Gut feeling leads to ground-breaking microbiome research

World-leading experts are uniting to investigate the interaction of the innate immune system with the microbiome and pathogens. New and improved treatments for many serious conditions from inflammatory bowel disease (IBD) to chronic infections could be discovered thanks to a prestigious five-year NHMRC Synergy Grant for microbiome research, awarded to Hudson Institute scientists Professor Paul Hertzog, Professor Elizabeth Hartland and Dr Sam Forster, in collaboration with University of Melbourne’s Professor Christine Wells.

Dr Sam Forster holding a bacterial agar plate showing anaerobic bacteria. 

In an era when antibiotic resistance threatens to limit treatments for bacterial infections, this leading microbiome research will develop alternatives, such as new ways of manipulating our immune systems to fight infections and distinguishing between ‘good’ bacteria and disease-causing ‘bad’ ones.

The pioneering project will explore new medical frontiers to probe how our innate immune system distinguishes ‘friend from foe’, how it interacts with resident microbes differently from pathogens, how these interactions control the immune system, and how the immune system shapes the microbiome—all the microbes, including bacteria, fungi and viruses that live on and inside our bodies.

This will improve our understanding of why an illness develops and how best to treat it.

The multidisciplinary team will use cutting-edge techniques and develop new ones that integrate genome sequencing, sophisticated computer analysis, microchip and microfluidics technology and a unique library of ‘friendly’ bacteria.

“We’ll be generating enough information for thousands of projects,” says Prof Hertzog. “Even though the amount of data to be generated is enormous, we now have computer systems that can actually make sense of it. It’s amazing!”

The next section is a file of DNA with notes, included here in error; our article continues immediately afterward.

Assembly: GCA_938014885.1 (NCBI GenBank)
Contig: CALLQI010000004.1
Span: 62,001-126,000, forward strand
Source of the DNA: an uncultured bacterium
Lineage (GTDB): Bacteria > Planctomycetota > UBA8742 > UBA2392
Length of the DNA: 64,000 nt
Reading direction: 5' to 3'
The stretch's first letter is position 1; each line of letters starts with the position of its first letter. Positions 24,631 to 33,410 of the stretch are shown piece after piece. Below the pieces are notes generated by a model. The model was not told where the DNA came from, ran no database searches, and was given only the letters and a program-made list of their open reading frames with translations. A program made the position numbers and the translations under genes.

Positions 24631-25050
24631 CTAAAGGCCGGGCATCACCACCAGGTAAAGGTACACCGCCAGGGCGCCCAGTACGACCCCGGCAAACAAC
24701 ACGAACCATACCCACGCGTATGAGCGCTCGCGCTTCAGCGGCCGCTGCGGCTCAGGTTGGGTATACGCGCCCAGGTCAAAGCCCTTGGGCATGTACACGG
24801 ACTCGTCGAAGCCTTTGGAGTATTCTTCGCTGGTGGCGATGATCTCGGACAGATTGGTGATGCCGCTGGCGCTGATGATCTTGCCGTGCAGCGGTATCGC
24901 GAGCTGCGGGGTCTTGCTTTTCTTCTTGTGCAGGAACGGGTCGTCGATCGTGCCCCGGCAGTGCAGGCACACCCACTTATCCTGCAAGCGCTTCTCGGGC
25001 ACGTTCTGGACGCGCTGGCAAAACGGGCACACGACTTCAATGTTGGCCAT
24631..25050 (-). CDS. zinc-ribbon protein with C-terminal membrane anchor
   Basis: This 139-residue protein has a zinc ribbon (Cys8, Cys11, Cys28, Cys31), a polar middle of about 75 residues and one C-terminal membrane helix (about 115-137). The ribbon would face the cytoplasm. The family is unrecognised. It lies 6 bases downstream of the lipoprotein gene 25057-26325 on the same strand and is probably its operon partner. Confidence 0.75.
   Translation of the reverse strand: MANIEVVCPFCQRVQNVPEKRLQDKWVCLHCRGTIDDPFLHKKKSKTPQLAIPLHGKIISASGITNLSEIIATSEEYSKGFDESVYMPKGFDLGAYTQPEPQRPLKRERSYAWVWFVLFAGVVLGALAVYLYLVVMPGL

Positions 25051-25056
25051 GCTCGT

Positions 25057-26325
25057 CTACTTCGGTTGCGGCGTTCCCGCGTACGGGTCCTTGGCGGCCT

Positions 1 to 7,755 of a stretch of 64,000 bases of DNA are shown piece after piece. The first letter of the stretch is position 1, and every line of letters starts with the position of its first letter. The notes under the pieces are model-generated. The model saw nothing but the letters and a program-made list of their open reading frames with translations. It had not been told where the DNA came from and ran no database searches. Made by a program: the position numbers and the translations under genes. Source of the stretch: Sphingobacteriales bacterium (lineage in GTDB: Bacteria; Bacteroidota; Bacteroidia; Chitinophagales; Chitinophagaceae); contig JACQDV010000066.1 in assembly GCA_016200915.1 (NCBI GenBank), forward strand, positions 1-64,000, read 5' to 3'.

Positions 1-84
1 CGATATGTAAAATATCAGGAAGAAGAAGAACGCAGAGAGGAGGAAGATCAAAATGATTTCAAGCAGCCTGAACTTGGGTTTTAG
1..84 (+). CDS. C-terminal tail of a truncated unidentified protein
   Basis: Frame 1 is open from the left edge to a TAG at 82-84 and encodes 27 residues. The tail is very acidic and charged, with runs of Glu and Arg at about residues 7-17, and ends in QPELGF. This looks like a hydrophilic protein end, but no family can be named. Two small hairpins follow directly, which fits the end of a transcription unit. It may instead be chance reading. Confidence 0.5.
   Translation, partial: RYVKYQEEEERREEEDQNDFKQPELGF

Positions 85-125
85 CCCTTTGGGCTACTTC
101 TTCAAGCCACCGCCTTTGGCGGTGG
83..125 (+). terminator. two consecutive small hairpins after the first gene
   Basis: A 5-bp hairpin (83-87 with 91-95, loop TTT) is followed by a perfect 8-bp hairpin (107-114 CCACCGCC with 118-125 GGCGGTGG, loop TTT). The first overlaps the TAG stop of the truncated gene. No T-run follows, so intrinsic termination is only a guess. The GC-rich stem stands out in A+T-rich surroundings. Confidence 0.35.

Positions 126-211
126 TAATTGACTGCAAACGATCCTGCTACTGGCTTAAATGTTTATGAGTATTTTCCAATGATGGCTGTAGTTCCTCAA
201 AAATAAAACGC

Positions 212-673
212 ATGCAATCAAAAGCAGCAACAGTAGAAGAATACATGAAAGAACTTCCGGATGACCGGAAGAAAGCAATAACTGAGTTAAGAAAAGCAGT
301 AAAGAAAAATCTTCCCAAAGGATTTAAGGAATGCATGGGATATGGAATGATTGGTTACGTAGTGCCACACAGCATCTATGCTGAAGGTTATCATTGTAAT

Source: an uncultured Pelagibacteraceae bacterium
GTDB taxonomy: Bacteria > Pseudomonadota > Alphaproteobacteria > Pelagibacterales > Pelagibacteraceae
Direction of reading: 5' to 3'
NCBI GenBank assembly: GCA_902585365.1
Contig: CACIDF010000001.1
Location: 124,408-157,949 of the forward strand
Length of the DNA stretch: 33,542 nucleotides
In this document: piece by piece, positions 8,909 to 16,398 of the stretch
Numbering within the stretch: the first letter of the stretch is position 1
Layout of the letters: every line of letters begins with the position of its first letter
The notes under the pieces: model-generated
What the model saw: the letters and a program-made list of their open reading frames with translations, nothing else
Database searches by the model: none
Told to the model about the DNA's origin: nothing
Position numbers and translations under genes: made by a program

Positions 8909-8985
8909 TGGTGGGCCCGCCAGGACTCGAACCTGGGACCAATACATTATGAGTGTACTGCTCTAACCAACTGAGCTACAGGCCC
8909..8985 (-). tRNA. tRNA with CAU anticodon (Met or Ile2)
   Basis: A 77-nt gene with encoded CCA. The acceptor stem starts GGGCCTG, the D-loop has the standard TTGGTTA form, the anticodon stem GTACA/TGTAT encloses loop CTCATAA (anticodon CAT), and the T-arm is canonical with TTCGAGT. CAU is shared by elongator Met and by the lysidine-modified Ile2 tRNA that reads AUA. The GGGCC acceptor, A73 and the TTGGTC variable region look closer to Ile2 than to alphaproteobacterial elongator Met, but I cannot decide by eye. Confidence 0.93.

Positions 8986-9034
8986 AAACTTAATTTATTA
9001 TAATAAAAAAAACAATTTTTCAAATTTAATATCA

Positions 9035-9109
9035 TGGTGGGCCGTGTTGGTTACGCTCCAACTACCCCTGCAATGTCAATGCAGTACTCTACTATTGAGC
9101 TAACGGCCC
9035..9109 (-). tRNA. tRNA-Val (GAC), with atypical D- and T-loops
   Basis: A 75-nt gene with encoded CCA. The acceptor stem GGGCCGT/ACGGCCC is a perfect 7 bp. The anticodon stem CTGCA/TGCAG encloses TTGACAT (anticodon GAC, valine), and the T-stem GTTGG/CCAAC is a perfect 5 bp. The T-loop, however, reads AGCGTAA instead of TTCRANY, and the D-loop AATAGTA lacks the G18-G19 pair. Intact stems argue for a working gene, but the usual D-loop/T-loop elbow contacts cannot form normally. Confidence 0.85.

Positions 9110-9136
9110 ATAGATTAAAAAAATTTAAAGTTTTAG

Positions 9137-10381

The research will facilitate the development of new treatments for a range conditions, including infections, inflammatory diseases and cancers affecting the lungs, gastrointestinal and reproductive systems, and urinary tracts.


In a second, separate microbiome research study underway, our researchers are collaborating to identify common protective and inflammation-causing gut bacteria in children diagnosed with IBD, and to identify treatments that target those bacteria.

Up to 10,000 children in Australia suffer from IBD—an incurable lifelong disease that causes inflammation in the colon and rectum. Symptoms can be so severe that some people with the disease need to be hospitalised or undergo surgery.

The disease is currently managed using drugs that suppress the immune system— which become less effective over time and can have significant side effects, such as an increased risk of colorectal cancer and lymphoma.

Dr Sam Forster, Dr Jaclyn Pearson and Dr Edward Giles hope their research will lead to more targeted treatments, including faecal transplants, probiotics or immunomodulators.

“Ultimately, through this work we will find new treatments that will reduce suffering, minimise hospital visits and reduce the need for surgery, optimising growth and psychosocial outcomes for young people,” said Dr Giles.


The human microbiome holds the key to how many ailments develop and play out in our body.

Humans are mostly made up of microbes—more than 100 trillion. Those in the gut, particularly in the large intestine, play an important part in health and disease.

Imbalances in our gut microbiome are known to contribute to complex conditions such as inflammatory bowel disease (IBD), irritable bowel syndrome, allergies and obesity.

“Through our work, we have been at the forefront of understanding these complex communities. At Hudson Institute, we now have one of the most diverse collections of human isolated bacteria in the world,” says Dr Forster.

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